Perfumery mistakes and inaccuracies NO, NO THAT IS WRONG!
Common perfumery mistakes and inaccuracies that no one is talking about or addressing
1- Synthetic oud and musk makes your eyes water and causes skin irritation
- No, not necessarily, actually a natural oil, which might cause these effects rather than a synthetic one.
2- I can tell the difference between a synthetic oil from a 100% natural oil easily by scent and smell alone
- No, you can’t, you may be able to recognize some components of natural oil or some components of synthetic oil. However, you can’t conclusively identify if the oil is 100% natural or synthetic from the scent alone. Anyone who has studied perfumery or chemistry professionally knows this fact. Unfortunately, many brands and people are promoting this false claim as an easy way to take advantage of others. The only real way to know if an oil is 100% natural or not is only when it is tested in a lab.
3- Natural oil will never feel harsh on the eyes or the skin, and it doesn’t matter how much you wear; it will always be safe and wearable.
- Wrong, have you ever used or smelled black pepper oil, chilly oil, anise oil? If you have, then you wouldn’t make bold statements like this because these oils will not only make you sensitive, sneeze, or make your eyes red but if it’s in a pure form, it can even cause some people to experience heavy breathing. Yes, it is used in perfumery both natural and manufactured.
4- A natural oil will never make you sneeze or sensitize you if you have an allergy or scent sensitivity that is only with synthetic and low-quality manufactured oils.
- Really, so spices in all its varieties are synthetic and low quality manufactured?
5- There are no such things as pure ambergris oils, Kinam oil or first bride cut rose oil
- No there are, and I can prove it, SCIENTIFICALLY!
6- If you want to test if rose oil to discover it’s genuinely authentic, just put it in the fridge if it freezes, then it’s real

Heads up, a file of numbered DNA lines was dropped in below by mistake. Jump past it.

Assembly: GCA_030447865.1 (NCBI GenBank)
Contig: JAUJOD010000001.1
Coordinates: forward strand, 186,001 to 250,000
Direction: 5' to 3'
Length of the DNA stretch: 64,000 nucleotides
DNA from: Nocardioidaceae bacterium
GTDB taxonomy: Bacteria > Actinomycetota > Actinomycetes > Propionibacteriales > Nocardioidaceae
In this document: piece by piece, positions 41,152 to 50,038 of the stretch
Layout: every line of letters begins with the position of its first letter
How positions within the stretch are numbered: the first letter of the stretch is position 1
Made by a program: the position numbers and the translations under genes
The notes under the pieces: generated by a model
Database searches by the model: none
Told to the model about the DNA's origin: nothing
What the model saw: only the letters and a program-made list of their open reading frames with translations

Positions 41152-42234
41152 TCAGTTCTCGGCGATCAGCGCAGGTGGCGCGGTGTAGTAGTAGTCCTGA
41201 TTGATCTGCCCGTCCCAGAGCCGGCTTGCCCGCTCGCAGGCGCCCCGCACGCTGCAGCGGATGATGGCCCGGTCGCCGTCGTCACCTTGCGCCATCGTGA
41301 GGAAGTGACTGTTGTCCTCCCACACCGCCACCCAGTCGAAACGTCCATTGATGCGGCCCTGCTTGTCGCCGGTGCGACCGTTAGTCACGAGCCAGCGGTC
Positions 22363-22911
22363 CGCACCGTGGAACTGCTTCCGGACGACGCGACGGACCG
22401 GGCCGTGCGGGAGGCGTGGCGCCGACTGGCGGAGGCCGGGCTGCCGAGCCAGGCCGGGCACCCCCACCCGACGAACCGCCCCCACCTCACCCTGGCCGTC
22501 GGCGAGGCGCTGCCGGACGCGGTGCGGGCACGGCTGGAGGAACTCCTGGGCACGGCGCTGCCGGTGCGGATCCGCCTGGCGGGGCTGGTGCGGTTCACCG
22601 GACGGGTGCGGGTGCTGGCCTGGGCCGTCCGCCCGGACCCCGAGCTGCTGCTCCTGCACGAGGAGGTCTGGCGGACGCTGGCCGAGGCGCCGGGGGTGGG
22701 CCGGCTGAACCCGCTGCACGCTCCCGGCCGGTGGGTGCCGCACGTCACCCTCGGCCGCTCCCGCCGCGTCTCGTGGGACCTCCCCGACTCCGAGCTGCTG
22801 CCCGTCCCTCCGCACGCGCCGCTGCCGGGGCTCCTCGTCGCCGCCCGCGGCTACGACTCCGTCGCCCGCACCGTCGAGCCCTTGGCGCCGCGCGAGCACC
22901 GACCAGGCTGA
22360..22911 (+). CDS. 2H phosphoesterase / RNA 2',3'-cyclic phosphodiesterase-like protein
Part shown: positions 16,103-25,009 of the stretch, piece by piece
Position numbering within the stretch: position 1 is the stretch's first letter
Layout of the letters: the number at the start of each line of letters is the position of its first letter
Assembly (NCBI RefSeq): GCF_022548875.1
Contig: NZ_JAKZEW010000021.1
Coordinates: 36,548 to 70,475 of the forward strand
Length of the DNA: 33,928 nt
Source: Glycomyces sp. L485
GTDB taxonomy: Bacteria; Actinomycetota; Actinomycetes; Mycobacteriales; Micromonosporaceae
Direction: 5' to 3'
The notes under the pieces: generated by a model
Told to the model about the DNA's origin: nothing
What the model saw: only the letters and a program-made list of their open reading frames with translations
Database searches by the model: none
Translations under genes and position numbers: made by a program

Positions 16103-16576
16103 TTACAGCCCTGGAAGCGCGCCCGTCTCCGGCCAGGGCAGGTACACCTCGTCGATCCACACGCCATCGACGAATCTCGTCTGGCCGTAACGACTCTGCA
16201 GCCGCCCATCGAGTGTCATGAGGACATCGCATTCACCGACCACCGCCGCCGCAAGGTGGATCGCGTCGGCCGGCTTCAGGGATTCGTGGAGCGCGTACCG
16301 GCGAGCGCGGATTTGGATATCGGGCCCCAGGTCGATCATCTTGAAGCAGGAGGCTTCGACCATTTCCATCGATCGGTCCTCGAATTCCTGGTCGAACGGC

- No, not always, this got to do with many things like the extraction method, the oil itself, from where the oil originates. The only 100% decisive way is to test it in a lab.
7- You can to test agarwood oil, oud oil drops by putting a drop into a glass of water if it floats it’s natural if it sinks it’s synthetic and fake
- Again, not necessarily, this test again depends on the type of oil, how it was made, was it mixed with a natural carrier and its age. Funnily enough, some of the best and rarest natural oils I have tested sank in water like a brick, and this doesn’t mean that any oil that sinks is natural and pure.
8- One good way to test a natural oil is to use it on your skin to discover if it’s strong and lasts then it’s pure and natural and if it doesn’t last or doesn’t project as much then it’s not natural
- Wrong, the oil doesn’t last as long the more natural and purer the oil is, which is why most designer perfumes last for many hours not because it’s pure and natural but because it’s synthetic. For a natural oil to last it must be done or distilled with the intention and using the knowledge to make it last otherwise it won’t last very long.
9- Major brand name perfumes provide great products, and you get real value for your money
- Not at all, brand names perfumes are usually cheap, synthetic, and contain low-quality chemicals, which have been mass produced by a large corporation and companies with one goal in mind, minimizing cost and maximizing profit.
10- When you buy an expensive major brand name perfume you are paying for the juice inside
- Not at all, when you buy perfume from a major brand name you are paying for the brand's name, the marketing, the advertisements, the shelves, the staff, the bottle, and the packaging. Finally, the thing that you pay the least amount of money is for the juice, and actually, in most cases, the juice inside the bottle of a major brand name costs about 1% of what you are paying. Yes, that’s one percent.
11- I need to spend lots of money and buy major expensive designer perfumes to smell good
- Not true, you can smell good, and it only costs you a few dollars. Also, expensive doesn’t necessarily mean a better smell. Some of the most expensive and rare oils will probably smell very pungent or strange to most people. Also, no, few people will recognize an aged Hainan, Kinam or even an old Cambodian.